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Veteran mental health summit Aug. 13

By: Maria Allard | Warren Weekly | Published August 10, 2015

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WARREN — Military veterans in need of mental health services are encouraged to attend a mental health summit Aug. 13 at Macomb Community College’s South Campus.

The Detroit VA Healthcare System’s Mental Health Services will hold “Making the VA Work for You” in K Building from 9 a.m.-3 p.m. South Campus is located at 14500 E. 12 Mile Road in Warren. All military branches are welcome.

The event will give participants and their family members the opportunity to learn more about the mental health services offered at the John D. Dingell VA Medical Center, located in Detroit.

“We want to encourage any veteran who is struggling to please reach out to us and learn more about the VA,” said Dr. Bella Schanzer, medical center chief of mental health. “We’re here to support the veterans so they get the recommended mental health and care they need and desire.”

A number of programs are available for military veterans; however, they must qualify for VA services. The Aug. 13 summit will feature a panel of mental health professionals from the community who will discuss what types of services the medical center offers. The event also will include breakout sessions related to various mental health issues.

Dr. Fred Frese — the former director of psychology at Western Reserve Psychiatric Hospital and coordinator of the Summit County, Ohio Recovery Project — will present the keynote address during lunch. 

“Dr. Frese is an incredible speaker, having treated conditions such as schizophrenia for more than 40 years,” Schanzer said.  “There’s so much we can learn from him, and we are delighted to have him present at the conference.”

The event is free, but all participants must register via email at allen.warrick@va.gov. A continental breakfast and lunch will be available to all registered participants. For more information, call (313) 576-2400.

Veterans who qualify for mental health services at the VA are assigned to a team that consists of a psychiatrist, a social worker, a psychologist, a nurse, a substance use disorder specialist and a peer.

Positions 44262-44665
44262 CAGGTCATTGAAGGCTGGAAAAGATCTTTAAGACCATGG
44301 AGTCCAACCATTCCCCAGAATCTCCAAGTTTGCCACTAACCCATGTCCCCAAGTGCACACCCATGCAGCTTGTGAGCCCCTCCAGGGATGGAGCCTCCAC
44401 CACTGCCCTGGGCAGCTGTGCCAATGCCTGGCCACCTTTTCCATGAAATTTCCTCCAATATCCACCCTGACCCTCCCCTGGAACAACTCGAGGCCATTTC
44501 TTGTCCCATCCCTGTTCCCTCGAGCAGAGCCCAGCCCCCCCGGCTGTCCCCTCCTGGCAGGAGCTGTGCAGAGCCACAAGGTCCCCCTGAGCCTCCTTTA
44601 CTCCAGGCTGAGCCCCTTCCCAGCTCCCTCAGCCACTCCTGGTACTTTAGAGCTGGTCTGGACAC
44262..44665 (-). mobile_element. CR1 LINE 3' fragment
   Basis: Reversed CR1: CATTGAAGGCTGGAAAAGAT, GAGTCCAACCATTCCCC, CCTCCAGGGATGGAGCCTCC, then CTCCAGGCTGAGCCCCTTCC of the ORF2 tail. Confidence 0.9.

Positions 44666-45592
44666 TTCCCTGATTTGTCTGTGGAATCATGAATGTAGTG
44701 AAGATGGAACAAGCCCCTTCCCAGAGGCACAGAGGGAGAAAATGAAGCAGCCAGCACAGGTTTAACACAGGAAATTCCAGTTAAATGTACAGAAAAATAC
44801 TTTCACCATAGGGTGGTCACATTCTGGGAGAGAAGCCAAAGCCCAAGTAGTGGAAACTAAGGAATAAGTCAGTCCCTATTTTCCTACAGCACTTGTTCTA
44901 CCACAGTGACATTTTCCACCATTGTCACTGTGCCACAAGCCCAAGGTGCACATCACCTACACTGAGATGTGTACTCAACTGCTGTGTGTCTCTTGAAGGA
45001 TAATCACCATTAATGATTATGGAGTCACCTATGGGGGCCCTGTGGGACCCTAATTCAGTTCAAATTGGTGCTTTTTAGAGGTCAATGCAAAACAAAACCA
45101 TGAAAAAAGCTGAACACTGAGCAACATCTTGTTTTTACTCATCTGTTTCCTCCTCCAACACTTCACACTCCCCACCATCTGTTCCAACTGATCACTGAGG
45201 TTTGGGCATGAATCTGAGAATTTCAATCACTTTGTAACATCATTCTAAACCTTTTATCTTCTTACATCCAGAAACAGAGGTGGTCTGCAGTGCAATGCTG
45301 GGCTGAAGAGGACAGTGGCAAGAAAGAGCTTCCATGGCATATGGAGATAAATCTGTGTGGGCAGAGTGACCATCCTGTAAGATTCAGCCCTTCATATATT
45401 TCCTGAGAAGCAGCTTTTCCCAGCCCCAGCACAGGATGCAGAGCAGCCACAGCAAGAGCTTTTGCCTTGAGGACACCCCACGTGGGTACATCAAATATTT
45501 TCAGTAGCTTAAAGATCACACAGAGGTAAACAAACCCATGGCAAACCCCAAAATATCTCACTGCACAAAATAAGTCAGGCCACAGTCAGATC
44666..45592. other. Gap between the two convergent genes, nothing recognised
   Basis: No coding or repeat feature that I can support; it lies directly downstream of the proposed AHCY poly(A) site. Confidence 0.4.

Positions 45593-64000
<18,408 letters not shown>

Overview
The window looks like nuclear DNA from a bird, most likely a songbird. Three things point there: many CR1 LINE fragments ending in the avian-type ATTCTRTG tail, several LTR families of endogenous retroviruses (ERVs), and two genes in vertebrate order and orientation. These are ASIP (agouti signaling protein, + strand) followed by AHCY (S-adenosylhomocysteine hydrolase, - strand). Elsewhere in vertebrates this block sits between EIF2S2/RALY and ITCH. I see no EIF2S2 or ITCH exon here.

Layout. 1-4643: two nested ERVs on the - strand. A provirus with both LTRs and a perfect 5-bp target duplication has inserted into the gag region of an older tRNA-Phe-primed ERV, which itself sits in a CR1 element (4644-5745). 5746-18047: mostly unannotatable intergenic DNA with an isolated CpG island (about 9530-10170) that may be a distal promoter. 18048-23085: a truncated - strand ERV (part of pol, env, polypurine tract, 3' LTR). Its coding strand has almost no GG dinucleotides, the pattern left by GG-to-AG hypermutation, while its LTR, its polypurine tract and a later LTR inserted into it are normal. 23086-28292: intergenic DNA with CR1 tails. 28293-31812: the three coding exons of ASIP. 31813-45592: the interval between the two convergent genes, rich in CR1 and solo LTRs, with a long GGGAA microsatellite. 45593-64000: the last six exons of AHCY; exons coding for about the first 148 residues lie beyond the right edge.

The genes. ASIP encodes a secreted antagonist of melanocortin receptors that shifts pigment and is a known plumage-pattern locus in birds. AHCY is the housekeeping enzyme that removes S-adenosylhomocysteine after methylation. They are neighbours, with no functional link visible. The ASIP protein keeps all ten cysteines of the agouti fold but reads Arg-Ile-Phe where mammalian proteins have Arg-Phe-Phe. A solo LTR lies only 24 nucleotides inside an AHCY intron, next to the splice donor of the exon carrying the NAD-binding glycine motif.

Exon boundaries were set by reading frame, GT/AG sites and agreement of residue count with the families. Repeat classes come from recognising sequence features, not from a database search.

“They can be seen by the team anytime they need to be,” Schanzer said. “We have open hours and appointments. We have so many veterans whose lives have been positively impacted by the treatment they receive.”

That includes that of 63-year-old Vietnam veteran Ulysses Spencer. Spencer’s military story began 45 years ago, when the young man was drafted into the U.S. Air Force during the Vietnam conflict. Between 1970 and 1974, Spencer made about 100 round-trips to Vietnam. 

“On my return trips, I would bring back the fallen soldiers, human remains and those wounded,” he said.

Spencer, who was married at the time, didn’t talk about his military service. He hid his feelings, something his father, a World War II combat veteran who served in the Philippines, also did.

Over the years, the Detroit resident dealt with the pain of those lost in Vietnam by self-medicating with drugs and alcohol. He didn’t like to go to sleep at night because of the nightmares, so he used crack cocaine to stay up for days at a time.

The terrorist attacks of Sept. 11, 2001, “brought my world down,” Spencer said. “I went all the way back to Vietnam when I saw those planes crash. That was my downward spiral. It all came at once. I was completely out of control.”

His marriage suffered, and he and his wife eventually divorced, though they stayed on friendly terms. Spencer became homeless, and for six years he lived in abandoned buildings in Detroit. Sometimes his sister Belinda would bring him food and coffee.

She and her husband, Richard, never gave up on Spencer. In 2008, Belinda brought her brother to the John D. Dingell VA. At first, he did not want to talk about Vietnam and did not trust anyone.

“I met a social worker. She took me by the hand. She said, ‘Welcome home, soldier,’” Spencer recalled. “I never heard those words in my life. I couldn’t stop crying. We weren’t welcomed home from Vietnam. We were called names.”

It took time for him to open up. Medical staff diagnosed Spencer with post-traumatic stress disorder and major depression.

“I knew nothing about help for veterans,” he said. “It takes a lot of courage to come to the VA and say, ‘I need help.’”

After successfully undergoing a number of programs — including time spent in the psychiatric ward — Spencer was on his way to recovery.

“When I saw the results of what they were doing at the VA, I wanted to stay,” Spencer said. “The whole staff was involved in my recovery.”

He is clean and sober and now works at the VA hospital helping other veterans. He meets with about eight to 15 vets each day, helping them with many issues.

Spencer is a full-time staff member in the Psychosocial Rehabilitation and Recovery Center, a multidisciplinary program for those veterans needing more intensive support as they recover from mental illness and reintegrate into the community.

“I deal with veterans old and new. They have the same problems I had trying to live,” said Spencer, who remarried last year to wife Christina, also a vet. “Being a peer, I do my program based on my own experience.”

The John D. Dingell VA Medical Center is located at 4646 John R Road in Detroit. Services are available to more than 330,000 veterans in Wayne, Oakland, Macomb and St. Clair counties.

For more information, visit www.detroit.va.gov.

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